Bourbon Street’s gelatinous humidity had just tipped over into rain when a 50-something white man walked in to Larry Flynt’s Hustler Club. I was spread eagle on cold marble before a sparse, unappreciative crowd, so I was grateful for his $2 tip. I found him at the bar after my set and thanked him.

Jeff turned out to be the kind of customer who asks questions. How old was I? (38, but I told him 32.) How long had I been doing this? (Off and on for decades, though I said a year.) But what else did I do? (Writing.) How would I feel if someone I knew walked into the club?

I didn’t like where this conversation was headed.

“I’d be OK with that. I’m not ashamed of my job,” I said — though I hadn’t always felt that way.

“If you could do anything for work,” my ersatz life coach said, looking over his beer, “what would you do?”

Jeff must have assumed my ideal life looked nothing like the one I was living. Sometimes I can’t believe I’m still dancing, either. Sex work was meant to be a means to an end, something to do until I got my real vocation off the ground. But as I face middle age with the writing career I wanted ― and no intention to hang up my heels ― I realize “stripper” is part of my identity.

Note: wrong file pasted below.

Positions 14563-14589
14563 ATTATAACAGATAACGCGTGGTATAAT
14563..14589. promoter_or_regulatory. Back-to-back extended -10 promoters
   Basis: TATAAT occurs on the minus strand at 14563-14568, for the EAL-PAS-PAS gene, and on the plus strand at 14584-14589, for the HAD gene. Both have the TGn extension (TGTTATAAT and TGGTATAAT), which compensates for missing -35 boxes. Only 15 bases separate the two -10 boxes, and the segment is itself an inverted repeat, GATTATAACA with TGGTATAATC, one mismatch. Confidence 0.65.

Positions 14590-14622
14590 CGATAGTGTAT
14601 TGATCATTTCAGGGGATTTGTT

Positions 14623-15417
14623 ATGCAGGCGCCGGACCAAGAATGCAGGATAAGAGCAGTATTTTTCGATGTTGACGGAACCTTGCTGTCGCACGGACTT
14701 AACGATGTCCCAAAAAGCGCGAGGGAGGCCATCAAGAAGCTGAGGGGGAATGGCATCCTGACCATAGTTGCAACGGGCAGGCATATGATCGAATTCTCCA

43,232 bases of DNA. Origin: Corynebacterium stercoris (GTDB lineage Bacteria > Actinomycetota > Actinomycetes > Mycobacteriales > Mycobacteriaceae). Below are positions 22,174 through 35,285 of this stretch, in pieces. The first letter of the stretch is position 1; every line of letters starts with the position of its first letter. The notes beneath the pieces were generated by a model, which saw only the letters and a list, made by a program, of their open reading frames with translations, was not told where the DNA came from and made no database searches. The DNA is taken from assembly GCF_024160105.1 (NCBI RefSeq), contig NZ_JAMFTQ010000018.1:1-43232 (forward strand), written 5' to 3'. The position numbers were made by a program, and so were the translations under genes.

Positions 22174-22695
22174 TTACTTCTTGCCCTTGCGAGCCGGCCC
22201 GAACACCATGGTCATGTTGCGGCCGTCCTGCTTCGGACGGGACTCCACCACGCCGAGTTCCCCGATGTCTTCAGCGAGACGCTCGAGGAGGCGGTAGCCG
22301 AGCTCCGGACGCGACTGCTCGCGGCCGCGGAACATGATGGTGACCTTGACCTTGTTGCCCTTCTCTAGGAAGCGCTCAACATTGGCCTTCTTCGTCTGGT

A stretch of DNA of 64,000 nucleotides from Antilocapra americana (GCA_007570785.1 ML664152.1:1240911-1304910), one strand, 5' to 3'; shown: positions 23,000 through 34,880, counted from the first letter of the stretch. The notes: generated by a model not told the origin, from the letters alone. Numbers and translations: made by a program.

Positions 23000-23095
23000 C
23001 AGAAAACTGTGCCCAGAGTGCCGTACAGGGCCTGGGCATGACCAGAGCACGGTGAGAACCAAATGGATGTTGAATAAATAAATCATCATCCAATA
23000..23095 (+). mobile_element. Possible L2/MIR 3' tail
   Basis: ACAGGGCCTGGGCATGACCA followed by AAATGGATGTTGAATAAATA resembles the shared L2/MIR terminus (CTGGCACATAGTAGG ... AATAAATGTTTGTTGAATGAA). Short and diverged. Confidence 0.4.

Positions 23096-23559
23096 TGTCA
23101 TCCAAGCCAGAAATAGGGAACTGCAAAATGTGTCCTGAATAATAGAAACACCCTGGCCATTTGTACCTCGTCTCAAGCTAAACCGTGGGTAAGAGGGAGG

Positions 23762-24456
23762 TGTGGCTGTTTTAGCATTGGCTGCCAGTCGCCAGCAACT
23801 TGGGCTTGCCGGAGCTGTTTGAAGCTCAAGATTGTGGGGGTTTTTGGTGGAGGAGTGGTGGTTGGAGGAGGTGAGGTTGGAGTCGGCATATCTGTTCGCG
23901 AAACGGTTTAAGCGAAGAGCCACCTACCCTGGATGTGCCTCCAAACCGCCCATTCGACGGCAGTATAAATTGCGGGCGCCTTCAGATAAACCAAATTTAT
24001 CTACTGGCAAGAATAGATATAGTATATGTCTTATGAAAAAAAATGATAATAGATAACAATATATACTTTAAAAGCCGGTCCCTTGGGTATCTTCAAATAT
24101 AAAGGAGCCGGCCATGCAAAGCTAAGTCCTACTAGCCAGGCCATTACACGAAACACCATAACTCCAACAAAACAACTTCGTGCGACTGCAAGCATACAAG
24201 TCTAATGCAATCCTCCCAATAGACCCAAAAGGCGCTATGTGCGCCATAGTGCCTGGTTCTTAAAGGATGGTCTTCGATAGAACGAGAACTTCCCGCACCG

It started when I was 19. I met a man 27 years my senior among the French Market’s incense burners, Creole tomatoes and alligator heads. He bought me dinner, took me shopping and gave me a part-time job at his business.  At the time, I didn’t realize ours was a sugar daddy-baby relationship — I just knew it helped pay my tuition.

Read the full article:

Why I’m proud to be a middle-aged Stripper by Missy Wilkinson

Oct. 22nd, 2018